INTERNATIONAL WOMEN’S DAY SPECIAL – ‘Empower yourself with strength, confidence’: Shilpi Agarwal
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INTERNATIONAL WOMEN’S DAY SPECIAL – ‘Empower yourself with strength, confidence’: Shilpi Agarwal

March 7, 2024

By Special Correspondent Shadan Muneer

Strength unmatched, resilience unwavering, empathy limitless, compassion enduring, love selfless — women embody these qualities and more. March 8 marks International Women’s Day, a global celebration honouring women’s social, economic, cultural and political achievements. It’s also a day to spotlight the ongoing fight for gender equality and advocate for women’s rights and empowerment worldwide.

The 2024 theme, ‘Invest in Women: Accelerate Progress,’ underscores the importance of gender equality, women’s and girls’ empowerment and their right to healthier lives. On the eve of Women’s Day, Star of Mysore Special Correspondent Shadan Muneer caught up with two extraordinary women in an exclusive interview to gain insights into their ideas, accomplishments and personal lives. — Ed

Shilpi Agarwal, a recipient of the Indian Railways Minister’s Award and General Manager’s Award, currently serves as the Divisional Railway Manager (DRM) of the Mysuru Division of South Western Railways (SWR), a position she has held since March 2023.

An IRAS (Indian Railways Accounts Service) 1993-batch Officer and a native of Lucknow, this mother of two children holds a post-graduate degree in Arts and a Doctorate in Sociology from Lucknow University. Throughout her three-decade-long career, she has undertaken various responsibilities and amassed extensive experience in the accounts sector.

She has continually upgraded her skills, attending training sessions in International Financial Reporting Standards in Ooty, the Leadership Business Innovation programme in Malaysia, the Advanced Management programme in Singapore and Finance and Accounts technical programmes in London and Paris. Beyond her professional pursuits, Shilpi Agarwal is an avid reader, devoted animal-lover and passionate about embroidery.

There are ups and downs in every profession, but when you are young, the fire in you keeps you going and you don’t feel worked up. However, as you grow older, you understand the environment and learn to deal with challenges. — Shilpi Agarwal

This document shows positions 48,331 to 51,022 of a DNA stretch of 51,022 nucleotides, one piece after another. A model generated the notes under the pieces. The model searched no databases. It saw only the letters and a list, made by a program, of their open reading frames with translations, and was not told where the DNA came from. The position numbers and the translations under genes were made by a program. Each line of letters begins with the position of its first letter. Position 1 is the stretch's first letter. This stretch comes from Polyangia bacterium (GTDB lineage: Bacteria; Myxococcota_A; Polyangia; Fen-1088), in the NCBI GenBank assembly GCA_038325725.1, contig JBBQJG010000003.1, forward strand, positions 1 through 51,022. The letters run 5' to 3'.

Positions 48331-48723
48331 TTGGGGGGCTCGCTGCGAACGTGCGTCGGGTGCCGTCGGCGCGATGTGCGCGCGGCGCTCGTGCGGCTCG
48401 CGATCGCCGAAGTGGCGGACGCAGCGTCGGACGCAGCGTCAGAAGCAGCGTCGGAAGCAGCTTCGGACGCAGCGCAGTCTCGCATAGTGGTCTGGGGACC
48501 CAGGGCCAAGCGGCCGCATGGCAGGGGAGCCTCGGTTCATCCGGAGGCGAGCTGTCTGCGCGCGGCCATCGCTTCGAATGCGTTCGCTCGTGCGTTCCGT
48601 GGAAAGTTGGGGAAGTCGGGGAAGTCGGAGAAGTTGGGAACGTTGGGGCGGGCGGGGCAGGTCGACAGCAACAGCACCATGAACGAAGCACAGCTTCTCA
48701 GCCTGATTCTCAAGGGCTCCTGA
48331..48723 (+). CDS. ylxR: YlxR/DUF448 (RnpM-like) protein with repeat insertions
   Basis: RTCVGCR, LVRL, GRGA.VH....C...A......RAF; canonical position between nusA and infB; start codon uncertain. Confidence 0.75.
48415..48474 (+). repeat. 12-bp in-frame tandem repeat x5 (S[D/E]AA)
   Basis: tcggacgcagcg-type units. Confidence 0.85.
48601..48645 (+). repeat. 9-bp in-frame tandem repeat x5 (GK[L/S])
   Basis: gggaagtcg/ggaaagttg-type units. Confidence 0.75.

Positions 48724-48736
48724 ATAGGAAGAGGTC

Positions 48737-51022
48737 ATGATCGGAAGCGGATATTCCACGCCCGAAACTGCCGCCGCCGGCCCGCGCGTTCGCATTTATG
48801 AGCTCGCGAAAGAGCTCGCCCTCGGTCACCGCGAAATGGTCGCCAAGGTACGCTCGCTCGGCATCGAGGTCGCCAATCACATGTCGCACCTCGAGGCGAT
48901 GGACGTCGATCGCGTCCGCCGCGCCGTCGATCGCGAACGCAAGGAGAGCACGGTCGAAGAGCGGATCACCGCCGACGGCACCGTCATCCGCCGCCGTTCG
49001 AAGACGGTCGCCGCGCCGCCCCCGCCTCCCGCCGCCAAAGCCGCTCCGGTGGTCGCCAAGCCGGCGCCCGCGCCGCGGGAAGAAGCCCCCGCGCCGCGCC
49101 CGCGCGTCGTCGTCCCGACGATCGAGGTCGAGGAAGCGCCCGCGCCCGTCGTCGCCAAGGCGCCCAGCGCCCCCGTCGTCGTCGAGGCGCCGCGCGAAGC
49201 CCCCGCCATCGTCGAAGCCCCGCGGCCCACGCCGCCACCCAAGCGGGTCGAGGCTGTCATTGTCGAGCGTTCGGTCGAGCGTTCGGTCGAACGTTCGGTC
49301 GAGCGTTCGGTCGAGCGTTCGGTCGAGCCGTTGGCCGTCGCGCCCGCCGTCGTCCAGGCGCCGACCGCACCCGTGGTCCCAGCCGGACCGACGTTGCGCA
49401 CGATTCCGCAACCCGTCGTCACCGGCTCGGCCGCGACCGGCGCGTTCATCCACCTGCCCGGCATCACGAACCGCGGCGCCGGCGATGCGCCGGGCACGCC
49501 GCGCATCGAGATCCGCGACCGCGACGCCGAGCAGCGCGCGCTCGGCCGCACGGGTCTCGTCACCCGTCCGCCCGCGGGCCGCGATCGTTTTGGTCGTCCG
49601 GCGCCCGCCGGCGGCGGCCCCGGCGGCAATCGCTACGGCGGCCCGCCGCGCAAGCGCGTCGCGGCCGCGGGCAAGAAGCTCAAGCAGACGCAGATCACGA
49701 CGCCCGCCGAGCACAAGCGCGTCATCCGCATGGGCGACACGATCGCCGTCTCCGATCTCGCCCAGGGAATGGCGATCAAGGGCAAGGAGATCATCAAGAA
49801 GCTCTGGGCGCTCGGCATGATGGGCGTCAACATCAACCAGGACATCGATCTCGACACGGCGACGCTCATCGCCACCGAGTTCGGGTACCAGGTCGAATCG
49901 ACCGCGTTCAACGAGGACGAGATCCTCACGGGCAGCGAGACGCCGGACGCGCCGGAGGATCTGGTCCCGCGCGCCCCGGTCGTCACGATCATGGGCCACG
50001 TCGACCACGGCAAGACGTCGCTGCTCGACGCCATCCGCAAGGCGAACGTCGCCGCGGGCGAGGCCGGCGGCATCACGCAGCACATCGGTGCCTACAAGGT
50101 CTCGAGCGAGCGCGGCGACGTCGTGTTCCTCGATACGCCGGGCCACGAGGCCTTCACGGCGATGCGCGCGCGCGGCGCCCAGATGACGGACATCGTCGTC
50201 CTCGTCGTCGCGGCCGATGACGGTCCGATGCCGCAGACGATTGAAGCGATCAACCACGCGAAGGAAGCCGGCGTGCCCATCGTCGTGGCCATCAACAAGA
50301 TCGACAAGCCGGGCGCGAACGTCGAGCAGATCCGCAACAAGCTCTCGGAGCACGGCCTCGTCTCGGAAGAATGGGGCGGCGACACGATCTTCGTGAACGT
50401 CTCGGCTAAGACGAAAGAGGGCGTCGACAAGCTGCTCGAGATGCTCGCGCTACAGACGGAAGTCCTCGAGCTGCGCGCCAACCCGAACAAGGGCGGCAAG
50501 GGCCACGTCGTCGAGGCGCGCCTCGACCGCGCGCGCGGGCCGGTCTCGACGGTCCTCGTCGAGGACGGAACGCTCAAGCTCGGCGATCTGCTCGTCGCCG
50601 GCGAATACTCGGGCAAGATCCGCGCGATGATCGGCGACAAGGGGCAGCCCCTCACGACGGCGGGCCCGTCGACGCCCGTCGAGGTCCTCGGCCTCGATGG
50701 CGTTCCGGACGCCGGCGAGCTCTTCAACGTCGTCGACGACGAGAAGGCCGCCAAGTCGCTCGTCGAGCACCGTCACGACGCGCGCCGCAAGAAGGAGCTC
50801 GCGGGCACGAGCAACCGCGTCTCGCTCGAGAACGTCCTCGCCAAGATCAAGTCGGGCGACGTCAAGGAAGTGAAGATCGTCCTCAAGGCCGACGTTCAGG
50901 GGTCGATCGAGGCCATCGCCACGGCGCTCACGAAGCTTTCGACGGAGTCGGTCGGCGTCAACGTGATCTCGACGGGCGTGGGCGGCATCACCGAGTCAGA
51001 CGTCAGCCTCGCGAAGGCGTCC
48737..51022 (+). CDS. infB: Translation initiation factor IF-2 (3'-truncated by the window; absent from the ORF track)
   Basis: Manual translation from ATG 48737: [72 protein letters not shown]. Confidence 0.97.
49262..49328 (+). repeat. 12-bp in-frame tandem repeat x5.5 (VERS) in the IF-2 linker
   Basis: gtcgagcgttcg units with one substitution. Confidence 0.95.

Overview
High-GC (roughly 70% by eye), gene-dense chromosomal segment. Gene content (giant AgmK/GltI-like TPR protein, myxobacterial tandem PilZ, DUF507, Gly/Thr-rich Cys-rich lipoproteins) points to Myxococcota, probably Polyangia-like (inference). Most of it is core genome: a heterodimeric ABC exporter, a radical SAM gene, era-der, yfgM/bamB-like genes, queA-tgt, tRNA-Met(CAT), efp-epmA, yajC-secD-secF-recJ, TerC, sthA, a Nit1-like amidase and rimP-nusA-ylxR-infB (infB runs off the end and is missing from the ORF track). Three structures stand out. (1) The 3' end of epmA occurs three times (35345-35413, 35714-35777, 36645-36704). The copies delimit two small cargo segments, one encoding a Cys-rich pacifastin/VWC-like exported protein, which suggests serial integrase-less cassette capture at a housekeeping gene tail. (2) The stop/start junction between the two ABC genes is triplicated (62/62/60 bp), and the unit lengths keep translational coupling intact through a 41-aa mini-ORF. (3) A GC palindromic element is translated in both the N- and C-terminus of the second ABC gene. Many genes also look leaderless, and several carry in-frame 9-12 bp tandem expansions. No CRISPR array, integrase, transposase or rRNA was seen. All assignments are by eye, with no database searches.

Star of Mysore (SOM): Putting in 30 years of unbridled service is a notable effort. Take us through your inspiring journey.

Shilpi Agarwal: I feel fortunate to be part of the Indian Railways and my journey began in 1994 when I qualified for the Civil Services and entered IRAS as I was good with numbers. In the initial years of my career, I held various positions at the Northern Railways. Before assuming the role of DRM in Mysuru, I served for five years with RVNL (Rail Vikas Nigam Limited) as a Group General Manager.

Additionally, I have contributed to projects such as the Jammu-Srinagar-Baramulla project, Rishikesh-Karanprayag project, multiple Railway line doubling and Railway electrification projects, all of which have been immensely satisfying experiences. Taking on the role of DRM has been a fulfilling journey in itself.

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SOM: How challenging was it for a female employee when you started 30 years ago? Did you face any obstacles being a woman?

Shilpi Agarwal: If you have the zeal to perform well, everything falls into place. There are ups and downs in every profession, but when you are young, the fire in you keeps you going and you don’t feel worked up. However, as you grow older, you understand the environment and learn to deal with the challenges.

I always take positives from everything. When somebody tries to find fault, I don’t let it linger on and affect me much. I let my work speak because I am confident that I can manage a file as well or better than any man. Sometimes, I do feel that it is a male-dominated society, but mutual respect in an organisation goes a long way.

SOM: Do you think Indian Railways serves as a good employment opportunity for women? How many women work in the Mysuru Division?